A Sony spokesman said on Thursday that the credit card numbers belonging to millions of PlayStation Network (PSN) and Qriocity users were encrypted when they potentially were compromised by hackers.
While Sony has not confirmed that card information was stolen in the attack, which happened between 17th and 19th April, the company was encrypting all of the data when the breach occurred.
"The entire credit card table was encrypted and we have no evidence that credit card data was taken," Nick Caplin, head of communications for Sony Computer Entertainment Europe, posted in a question-and-answer document.
Left unencrypted were other assets, such as usernames, physical addresses, email addresses, birth dates and PSN/Qriocity credentials, all of which were compromised. The hackers may also have obtained purchase histories, billing addresses and password challenge answers.
Some 77 million registered users were affected by the breach, according to Sony, making it one of the largest reported data leakage incidents of all time.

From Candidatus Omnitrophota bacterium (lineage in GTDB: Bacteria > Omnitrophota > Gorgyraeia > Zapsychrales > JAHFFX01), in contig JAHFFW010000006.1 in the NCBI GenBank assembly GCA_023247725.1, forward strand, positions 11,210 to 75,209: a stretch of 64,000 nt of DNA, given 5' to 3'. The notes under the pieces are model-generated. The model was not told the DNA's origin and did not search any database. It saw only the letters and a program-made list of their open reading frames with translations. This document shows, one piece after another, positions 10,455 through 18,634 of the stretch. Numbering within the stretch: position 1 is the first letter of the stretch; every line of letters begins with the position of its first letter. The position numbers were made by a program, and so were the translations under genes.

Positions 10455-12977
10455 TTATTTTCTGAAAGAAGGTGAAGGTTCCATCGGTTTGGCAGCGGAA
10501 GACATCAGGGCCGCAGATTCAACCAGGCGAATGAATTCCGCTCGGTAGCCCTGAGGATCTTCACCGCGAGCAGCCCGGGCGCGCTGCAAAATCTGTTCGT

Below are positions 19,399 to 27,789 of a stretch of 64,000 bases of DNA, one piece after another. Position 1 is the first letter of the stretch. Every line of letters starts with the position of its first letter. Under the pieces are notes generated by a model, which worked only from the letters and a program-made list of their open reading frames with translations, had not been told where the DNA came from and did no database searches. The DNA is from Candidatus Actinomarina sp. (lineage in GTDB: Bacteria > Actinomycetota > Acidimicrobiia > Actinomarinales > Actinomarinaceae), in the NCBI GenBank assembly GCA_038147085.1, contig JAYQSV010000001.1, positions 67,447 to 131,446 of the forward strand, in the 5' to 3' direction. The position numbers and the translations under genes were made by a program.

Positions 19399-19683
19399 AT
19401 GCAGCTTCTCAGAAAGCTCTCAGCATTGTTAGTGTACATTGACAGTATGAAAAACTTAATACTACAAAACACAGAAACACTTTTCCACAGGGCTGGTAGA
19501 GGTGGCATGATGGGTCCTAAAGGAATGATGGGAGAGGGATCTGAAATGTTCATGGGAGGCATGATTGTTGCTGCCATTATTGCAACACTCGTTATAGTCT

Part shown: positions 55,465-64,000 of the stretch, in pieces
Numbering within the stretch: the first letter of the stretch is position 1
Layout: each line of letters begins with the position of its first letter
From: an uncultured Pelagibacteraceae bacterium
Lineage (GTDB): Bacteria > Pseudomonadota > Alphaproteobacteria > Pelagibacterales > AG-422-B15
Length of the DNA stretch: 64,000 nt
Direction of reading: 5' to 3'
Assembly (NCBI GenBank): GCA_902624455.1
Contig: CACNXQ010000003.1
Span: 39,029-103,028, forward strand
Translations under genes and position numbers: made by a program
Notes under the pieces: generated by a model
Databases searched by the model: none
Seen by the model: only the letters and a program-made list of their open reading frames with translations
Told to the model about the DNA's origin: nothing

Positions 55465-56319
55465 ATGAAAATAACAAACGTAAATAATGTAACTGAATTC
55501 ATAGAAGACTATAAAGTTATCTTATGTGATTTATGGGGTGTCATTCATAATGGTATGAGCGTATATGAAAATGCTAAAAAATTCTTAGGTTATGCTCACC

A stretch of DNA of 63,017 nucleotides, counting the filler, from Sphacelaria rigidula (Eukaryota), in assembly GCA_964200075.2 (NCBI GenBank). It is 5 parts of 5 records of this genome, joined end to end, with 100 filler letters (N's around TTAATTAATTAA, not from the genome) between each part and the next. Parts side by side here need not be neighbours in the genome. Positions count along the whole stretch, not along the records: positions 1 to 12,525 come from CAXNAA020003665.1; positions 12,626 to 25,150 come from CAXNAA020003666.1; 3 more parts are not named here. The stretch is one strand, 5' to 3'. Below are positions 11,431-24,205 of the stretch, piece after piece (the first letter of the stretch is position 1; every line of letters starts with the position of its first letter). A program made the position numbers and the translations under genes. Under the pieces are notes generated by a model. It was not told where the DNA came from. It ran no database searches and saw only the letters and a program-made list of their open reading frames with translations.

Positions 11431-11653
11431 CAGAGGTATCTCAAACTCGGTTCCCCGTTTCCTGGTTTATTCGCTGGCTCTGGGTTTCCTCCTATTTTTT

Caplin said Sony "cannot rule out the possibility" that card numbers and expiration dates - but not security codes, such as CVC numbers - were exposed. As a result, the company advised gamers to monitor their financial account statements.
Even if the card numbers went untouched, the hackers got away with valuable information to use in spear phishing attacks that could net them even more precious data, such as credit card, tax identification or social security numbers, experts have said.
PSN and Qriocity remain down, and Sony promises enhanced security when the services return online, including "moving our network infrastructure and data centre to a new, more secure location." In addition, users will be required to change their passwords when the services return, slated for sometime next week.
Qriocity is Sony's music, games, book and video on-demand service.
Meanwhile, Sony is facing its first legal challenge after a lawsuit was filed on Wednesday in a federal court in San Francisco. The complaint contends that the company waited too long to tell users about the breach, which placed them at risk of credit card fraud.
In addition, Connecticut Attorney General Richard Blumenthal has written a letter to Sony, asking the company why it waited nearly a week to notify users about the breach.